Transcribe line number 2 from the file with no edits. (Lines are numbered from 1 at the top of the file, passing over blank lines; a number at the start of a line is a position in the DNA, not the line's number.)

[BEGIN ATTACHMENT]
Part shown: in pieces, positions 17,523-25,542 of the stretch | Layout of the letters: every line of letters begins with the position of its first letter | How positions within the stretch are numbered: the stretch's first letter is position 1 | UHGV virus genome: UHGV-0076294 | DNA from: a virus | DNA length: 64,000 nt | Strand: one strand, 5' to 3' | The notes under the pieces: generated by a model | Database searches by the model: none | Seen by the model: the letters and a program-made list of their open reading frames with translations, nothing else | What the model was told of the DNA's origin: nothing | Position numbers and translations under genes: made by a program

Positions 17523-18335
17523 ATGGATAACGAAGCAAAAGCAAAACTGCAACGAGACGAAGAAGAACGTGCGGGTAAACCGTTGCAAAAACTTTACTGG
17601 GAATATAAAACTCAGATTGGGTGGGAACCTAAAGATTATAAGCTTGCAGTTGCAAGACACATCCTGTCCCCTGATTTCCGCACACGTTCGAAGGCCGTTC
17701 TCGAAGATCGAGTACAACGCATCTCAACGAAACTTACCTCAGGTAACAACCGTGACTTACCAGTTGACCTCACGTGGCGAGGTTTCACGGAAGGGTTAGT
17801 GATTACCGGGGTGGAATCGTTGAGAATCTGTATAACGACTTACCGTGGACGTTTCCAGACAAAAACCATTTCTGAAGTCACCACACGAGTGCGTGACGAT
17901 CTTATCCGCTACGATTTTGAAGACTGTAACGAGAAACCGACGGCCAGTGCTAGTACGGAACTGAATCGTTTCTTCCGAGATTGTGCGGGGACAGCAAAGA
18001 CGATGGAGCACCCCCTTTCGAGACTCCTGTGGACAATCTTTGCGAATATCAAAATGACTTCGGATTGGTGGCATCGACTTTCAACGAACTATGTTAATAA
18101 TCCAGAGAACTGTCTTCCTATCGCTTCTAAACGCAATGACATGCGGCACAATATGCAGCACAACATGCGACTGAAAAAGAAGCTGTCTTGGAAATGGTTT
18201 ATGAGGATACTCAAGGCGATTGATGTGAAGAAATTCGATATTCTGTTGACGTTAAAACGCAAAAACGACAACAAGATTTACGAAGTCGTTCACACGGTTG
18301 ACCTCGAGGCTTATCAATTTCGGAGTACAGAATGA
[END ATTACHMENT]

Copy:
Positions 17523-18335